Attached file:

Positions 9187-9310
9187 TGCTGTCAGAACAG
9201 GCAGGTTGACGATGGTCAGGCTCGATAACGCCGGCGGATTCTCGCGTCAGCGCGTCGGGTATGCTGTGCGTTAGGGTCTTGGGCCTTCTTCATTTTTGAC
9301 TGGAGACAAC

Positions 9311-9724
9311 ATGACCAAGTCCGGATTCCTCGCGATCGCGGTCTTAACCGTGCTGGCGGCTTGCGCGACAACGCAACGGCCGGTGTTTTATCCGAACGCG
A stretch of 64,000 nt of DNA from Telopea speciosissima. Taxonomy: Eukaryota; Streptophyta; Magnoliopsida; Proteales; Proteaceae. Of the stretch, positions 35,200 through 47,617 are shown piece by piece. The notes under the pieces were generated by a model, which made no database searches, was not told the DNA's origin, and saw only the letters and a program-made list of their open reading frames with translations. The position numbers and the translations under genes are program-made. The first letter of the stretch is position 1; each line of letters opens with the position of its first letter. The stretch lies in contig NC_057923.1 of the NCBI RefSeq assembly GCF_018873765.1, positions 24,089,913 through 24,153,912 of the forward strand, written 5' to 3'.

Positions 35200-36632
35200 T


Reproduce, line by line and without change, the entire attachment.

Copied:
Positions 9187-9310
9187 TGCTGTCAGAACAG
9201 GCAGGTTGACGATGGTCAGGCTCGATAACGCCGGCGGATTCTCGCGTCAGCGCGTCGGGTATGCTGTGCGTTAGGGTCTTGGGCCTTCTTCATTTTTGAC
9301 TGGAGACAAC

Positions 9311-9724
9311 ATGACCAAGTCCGGATTCCTCGCGATCGCGGTCTTAACCGTGCTGGCGGCTTGCGCGACAACGCAACGGCCGGTGTTTTATCCGAACGCG
A stretch of 64,000 nt of DNA from Telopea speciosissima. Taxonomy: Eukaryota; Streptophyta; Magnoliopsida; Proteales; Proteaceae. Of the stretch, positions 35,200 through 47,617 are shown piece by piece. The notes under the pieces were generated by a model, which made no database searches, was not told the DNA's origin, and saw only the letters and a program-made list of their open reading frames with translations. The position numbers and the translations under genes are program-made. The first letter of the stretch is position 1; each line of letters opens with the position of its first letter. The stretch lies in contig NC_057923.1 of the NCBI RefSeq assembly GCF_018873765.1, positions 24,089,913 through 24,153,912 of the forward strand, written 5' to 3'.

Positions 35200-36632
35200 T